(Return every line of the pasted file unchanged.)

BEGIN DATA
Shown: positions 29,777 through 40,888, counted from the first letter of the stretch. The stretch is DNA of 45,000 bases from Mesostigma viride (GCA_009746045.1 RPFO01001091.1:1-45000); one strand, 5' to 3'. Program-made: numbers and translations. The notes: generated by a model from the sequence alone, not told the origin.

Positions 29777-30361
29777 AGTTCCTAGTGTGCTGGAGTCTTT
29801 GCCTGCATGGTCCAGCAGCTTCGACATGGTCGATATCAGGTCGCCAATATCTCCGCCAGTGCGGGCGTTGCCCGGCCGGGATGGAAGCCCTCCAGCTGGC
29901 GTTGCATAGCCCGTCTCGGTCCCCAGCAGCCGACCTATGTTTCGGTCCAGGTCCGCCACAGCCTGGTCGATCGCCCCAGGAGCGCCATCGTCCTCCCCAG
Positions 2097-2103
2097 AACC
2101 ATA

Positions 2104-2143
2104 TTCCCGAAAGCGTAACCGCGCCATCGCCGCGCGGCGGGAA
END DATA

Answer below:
Shown: positions 29,777 through 40,888, counted from the first letter of the stretch. The stretch is DNA of 45,000 bases from Mesostigma viride (GCA_009746045.1 RPFO01001091.1:1-45000); one strand, 5' to 3'. Program-made: numbers and translations. The notes: generated by a model from the sequence alone, not told the origin.

Positions 29777-30361
29777 AGTTCCTAGTGTGCTGGAGTCTTT
29801 GCCTGCATGGTCCAGCAGCTTCGACATGGTCGATATCAGGTCGCCAATATCTCCGCCAGTGCGGGCGTTGCCCGGCCGGGATGGAAGCCCTCCAGCTGGC
29901 GTTGCATAGCCCGTCTCGGTCCCCAGCAGCCGACCTATGTTTCGGTCCAGGTCCGCCACAGCCTGGTCGATCGCCCCAGGAGCGCCATCGTCCTCCCCAG
Positions 2097-2103
2097 AACC
2101 ATA

Positions 2104-2143
2104 TTCCCGAAAGCGTAACCGCGCCATCGCCGCGCGGCGGGAA